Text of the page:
A very common, and very dangerous misconception about Agile development — whether you’re using Kanban, Scrum, XP, DevOps, or any other flavor of the week — is that it “requires” or “expects” that you can operate quickly, efficiently, and effectively without necessarily having an overall strategic plan.
There certainly are teams and companies who waste their valuable time and energy moving forward through iteration after iteration without following a long-term plan. And some of these teams can be successful in delivering in-the-moment, valuable solutions to customer problems. And these teams can sometimes continue to be successful at this for a short time, until they realize that an entire organization has grown up around the product, and there are impacts to this lack of planning that span multiple groups.
Agile does not mean you don’t have a plan. It means that you have a plan that’s flexible enough to accommodate valuable and important shifts in the plan’s underlying assumptions.
First, and most importantly, let’s look at what the Agile Manifesto has to say about the subject:
[W]e have come to value…
Responding to change over following a plan
Note that this does not say that there is no plan. Rather, it’s a value statement that provides us with guidance — when faced with some change, do we rigidly and strictly follow whatever plan we’ve built, stubbornly pushing forward against all information to the contrary; or do we adjust the plan for the new information, and make necessary changes to accommodate this new knowledge?
The problem in most organizations is that they haven’t adjusted their business practices and expectations for the newly-adopted Agile development practices. Rather, they’ve bought into the myth that Agile is just a development process, which is patently untrue. And, all too often, the developers themselves have been told by others that Agile means “no plan” and “no documentation” — again, neither of which are true in any real reading of the manifesto that supposedly underpins all Agile practices.
Thus, in a business that hasn’t properly prepared for a transition to Agile, you have the tension between the business being very plan-driven, and the development team being very plan-averse. If you’re specifying features that have a dedicated delivery date, and you’re communicating those dates to your customers or using them to assess the performance of your development teams, you are not being Agile. Agile planning requires an entirely different approach and an entirely different set of artifacts than traditional product planning efforts. Rather than working at the feature/functionality level, Agile planning needs to operate at the thematic or vision level — setting goals based on areas of functionality or of market need, and not on specifically defined functional deliverables. This provides the business a foundation of knowing where they are going, and still maintains the flexibility to change the plan, either in the specific deliverable within the theme, or even by changing the thematic goal itself.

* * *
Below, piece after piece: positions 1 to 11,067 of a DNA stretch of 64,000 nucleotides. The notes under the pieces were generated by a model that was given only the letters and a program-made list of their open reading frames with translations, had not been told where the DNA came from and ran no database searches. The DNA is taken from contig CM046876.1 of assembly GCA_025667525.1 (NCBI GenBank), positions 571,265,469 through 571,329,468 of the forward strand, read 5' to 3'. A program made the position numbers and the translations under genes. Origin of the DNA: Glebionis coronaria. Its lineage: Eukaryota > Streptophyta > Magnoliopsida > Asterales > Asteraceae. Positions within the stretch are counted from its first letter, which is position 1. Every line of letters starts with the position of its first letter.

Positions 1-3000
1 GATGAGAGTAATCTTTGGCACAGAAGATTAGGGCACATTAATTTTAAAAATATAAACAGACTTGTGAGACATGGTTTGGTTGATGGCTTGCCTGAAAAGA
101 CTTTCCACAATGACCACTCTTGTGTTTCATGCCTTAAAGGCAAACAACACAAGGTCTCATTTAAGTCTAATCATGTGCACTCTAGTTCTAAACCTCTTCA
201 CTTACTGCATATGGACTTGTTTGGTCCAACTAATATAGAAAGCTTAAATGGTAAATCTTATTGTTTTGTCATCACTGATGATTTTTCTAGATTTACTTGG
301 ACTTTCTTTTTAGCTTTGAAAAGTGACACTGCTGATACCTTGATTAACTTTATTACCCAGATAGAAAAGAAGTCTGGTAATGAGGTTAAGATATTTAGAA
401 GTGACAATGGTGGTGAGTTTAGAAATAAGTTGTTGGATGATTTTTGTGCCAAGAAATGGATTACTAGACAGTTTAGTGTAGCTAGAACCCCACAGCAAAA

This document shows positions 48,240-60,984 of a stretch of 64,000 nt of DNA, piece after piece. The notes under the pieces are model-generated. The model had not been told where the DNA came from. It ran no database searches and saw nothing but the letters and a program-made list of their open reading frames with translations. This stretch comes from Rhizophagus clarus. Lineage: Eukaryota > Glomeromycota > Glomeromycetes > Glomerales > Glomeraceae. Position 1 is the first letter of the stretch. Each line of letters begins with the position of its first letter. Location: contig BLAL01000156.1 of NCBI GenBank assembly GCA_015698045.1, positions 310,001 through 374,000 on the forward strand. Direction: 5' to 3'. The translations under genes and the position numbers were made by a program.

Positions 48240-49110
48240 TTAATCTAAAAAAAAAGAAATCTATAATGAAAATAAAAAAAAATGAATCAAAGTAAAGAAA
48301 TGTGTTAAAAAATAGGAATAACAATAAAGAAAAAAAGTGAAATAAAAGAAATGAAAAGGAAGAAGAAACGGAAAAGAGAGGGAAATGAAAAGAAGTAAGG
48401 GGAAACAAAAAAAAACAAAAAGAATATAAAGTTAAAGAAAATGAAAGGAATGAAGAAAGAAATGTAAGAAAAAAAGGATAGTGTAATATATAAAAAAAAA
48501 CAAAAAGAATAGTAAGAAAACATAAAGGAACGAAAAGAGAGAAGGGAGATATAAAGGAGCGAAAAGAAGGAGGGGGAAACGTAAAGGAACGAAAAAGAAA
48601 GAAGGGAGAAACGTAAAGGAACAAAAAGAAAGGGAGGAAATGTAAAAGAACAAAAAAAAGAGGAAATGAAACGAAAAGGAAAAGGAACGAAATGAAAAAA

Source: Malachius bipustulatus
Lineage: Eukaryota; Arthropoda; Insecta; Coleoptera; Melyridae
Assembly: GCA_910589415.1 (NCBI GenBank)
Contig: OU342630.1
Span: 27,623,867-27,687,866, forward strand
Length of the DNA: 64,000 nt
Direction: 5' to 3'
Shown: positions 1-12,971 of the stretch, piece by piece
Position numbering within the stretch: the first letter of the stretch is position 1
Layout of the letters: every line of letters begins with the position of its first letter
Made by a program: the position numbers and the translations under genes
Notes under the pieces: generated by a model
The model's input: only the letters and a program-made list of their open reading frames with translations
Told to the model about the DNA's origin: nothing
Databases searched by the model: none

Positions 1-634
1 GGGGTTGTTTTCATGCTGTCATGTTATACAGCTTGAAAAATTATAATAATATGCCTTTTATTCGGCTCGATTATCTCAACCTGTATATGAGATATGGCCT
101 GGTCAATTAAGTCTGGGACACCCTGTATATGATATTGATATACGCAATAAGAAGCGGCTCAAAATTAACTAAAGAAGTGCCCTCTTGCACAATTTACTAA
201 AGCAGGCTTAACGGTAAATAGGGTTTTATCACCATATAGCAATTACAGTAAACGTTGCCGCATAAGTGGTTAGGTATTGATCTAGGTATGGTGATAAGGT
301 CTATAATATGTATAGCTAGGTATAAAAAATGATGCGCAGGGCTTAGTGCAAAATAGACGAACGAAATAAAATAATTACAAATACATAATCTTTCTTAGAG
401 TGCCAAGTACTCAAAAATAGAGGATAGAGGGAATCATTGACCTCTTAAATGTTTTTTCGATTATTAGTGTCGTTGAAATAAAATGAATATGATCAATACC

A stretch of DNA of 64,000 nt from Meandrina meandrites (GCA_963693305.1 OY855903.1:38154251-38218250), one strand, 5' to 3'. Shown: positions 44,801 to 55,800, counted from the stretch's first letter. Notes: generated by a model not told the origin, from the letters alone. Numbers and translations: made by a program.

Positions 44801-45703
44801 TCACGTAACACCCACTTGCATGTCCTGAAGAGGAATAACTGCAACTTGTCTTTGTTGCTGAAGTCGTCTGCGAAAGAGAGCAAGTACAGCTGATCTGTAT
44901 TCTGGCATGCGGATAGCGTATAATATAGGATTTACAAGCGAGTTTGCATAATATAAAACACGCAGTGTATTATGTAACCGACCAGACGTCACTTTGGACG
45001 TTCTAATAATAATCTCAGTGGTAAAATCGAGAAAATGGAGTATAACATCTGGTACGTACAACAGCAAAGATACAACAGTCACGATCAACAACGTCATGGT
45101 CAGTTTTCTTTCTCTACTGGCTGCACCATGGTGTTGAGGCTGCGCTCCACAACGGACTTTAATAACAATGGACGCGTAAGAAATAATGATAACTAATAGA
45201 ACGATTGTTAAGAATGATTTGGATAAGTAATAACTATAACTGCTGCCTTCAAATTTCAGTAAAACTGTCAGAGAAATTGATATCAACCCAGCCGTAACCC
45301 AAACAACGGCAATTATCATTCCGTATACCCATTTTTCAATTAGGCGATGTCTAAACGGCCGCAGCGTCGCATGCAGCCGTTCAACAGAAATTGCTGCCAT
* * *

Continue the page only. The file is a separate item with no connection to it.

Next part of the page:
Similarly, in a business that’s been founded on the mistaken assumption that Agile means “no plan”, there are different challenges. At some point in the process, investors or customers or even internal resources are going to want to know that there’s an actual point to the work that the development team is doing. They’re going to need to understand what the longer-term plan is, and 2-week delivery iterations just aren’t going to cut it. The more sophisticated the business gets, the greater the need for some form of plan, even if it’s strictly vision-oriented. These companies actually transition more readily and easily than companies used to strict planning, because with a good product manager leading the way, the benefits of having such goals and of planning while maintaining flexibility in the plan will be very clear from the outset.
At some point, every business will need a strategic plan — one that will be used as a roadmap for product design, product development, market segmentation, marketing, and sales efforts. You simply have to know where you’re going in order to know when you’ve arrived there — even if you already have the next stage in your trip planned out. This doesn’t mean you can’t take detours to get there — in fact, it’s often the case that when you’re working “off-plan” you find the most interesting and innovative solutions to your customer’s problems.